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I have a 336VDC source and have been connecting it to an AC extension lead (UK, 3 Pin Sockets) and then connecting various AC devices (which have no DC input specifications on them where the power requirements are listed) such as TV's, phone chargers, network switches, NVR's etc. All of the devices work fine as presumably they all use some form of full bridge rectifier followed by a step down converter to operate.

To install this in a home or otherwise what are the safety implications or regulations of using this as opposed to AC? Obviously certain devices that use AC may not function, but in theory most modern devices should work?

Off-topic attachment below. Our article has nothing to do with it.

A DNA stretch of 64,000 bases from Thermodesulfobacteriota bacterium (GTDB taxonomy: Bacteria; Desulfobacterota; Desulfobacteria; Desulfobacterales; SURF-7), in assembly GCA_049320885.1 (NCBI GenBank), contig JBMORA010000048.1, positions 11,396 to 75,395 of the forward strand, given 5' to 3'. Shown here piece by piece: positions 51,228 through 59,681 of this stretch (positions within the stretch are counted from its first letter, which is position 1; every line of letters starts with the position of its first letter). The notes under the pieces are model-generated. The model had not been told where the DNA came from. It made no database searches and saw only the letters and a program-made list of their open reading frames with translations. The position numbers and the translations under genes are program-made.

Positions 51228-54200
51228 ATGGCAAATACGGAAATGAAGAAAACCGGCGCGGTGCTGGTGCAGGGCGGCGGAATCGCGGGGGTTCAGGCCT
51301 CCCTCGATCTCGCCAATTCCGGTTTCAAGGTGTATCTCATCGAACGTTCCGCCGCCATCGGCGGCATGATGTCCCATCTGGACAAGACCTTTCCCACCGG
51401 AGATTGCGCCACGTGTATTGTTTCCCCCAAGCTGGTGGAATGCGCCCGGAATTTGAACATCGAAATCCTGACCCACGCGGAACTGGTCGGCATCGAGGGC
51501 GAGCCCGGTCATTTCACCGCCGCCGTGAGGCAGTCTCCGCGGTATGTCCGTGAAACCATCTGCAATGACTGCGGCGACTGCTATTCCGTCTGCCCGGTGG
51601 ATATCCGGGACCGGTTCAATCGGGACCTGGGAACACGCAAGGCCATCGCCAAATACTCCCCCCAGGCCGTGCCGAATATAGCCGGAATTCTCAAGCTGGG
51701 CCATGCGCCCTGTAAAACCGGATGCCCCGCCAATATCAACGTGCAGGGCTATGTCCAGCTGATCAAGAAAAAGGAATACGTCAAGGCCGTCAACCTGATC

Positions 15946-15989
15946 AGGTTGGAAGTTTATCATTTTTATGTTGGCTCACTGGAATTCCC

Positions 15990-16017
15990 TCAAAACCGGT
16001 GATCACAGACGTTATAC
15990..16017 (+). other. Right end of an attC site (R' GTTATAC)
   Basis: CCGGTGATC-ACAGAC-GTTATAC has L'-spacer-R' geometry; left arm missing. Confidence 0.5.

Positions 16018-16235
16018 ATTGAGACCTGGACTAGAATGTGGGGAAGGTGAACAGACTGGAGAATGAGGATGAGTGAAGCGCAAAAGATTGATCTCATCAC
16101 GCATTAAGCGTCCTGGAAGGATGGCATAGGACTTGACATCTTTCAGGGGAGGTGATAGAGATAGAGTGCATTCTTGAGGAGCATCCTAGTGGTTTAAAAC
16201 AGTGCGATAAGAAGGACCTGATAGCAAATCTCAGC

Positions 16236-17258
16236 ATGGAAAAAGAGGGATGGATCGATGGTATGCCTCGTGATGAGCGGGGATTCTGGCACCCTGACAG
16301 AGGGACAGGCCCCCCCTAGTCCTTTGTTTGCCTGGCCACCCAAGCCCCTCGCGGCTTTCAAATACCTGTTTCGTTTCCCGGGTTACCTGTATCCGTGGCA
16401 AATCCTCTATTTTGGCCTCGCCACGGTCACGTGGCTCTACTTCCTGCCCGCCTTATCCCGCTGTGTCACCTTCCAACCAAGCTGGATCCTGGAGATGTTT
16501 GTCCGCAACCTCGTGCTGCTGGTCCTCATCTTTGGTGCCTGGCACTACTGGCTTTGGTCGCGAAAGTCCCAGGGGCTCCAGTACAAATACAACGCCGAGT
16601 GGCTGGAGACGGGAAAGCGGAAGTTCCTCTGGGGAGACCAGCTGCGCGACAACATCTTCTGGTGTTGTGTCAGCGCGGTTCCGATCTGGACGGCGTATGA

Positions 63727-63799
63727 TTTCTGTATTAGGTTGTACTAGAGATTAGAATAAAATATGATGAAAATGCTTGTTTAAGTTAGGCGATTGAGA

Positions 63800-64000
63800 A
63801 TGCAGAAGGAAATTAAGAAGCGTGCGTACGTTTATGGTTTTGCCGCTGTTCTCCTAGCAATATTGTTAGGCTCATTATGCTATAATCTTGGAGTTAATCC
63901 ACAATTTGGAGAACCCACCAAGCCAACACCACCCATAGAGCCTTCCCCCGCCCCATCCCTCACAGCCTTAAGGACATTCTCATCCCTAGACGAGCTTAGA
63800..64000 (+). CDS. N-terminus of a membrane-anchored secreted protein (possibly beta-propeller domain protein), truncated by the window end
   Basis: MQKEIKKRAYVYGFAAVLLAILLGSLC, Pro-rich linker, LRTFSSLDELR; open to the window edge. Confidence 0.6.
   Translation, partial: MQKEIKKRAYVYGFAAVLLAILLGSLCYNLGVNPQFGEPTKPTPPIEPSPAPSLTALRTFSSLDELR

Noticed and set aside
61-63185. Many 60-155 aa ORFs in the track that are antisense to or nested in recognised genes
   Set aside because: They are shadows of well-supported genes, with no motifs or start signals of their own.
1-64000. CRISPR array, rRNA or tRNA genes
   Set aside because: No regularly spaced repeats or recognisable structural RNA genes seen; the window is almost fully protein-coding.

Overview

The 336VDC source is from a receiver unit from a company called VoltServer. It outputs 336VDC and takes input from one of their transmitter units.

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    Certain devices that use AC may in fact cause a fire. Arcing across switch contacts will be a significant problem and ditto fuses. Forget it.
    – Andy aka
    Commented Feb 7, 2022 at 11:13
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    DON’T! Fuses and switches are not rated for that high DC voltage.
    – winny
    Commented Feb 7, 2022 at 14:57
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    NO! Just NO. Experimenting like this is a good way to end up dead. DC is deadlier than AC and much nastier to fuses, breakers, switches. Answer your questions FIRST - THEN connect power. Doing it backwards forces you to learn all the lessons the hard way. Some of those hard lessons are survivable. Others are not. Don't roll the dice.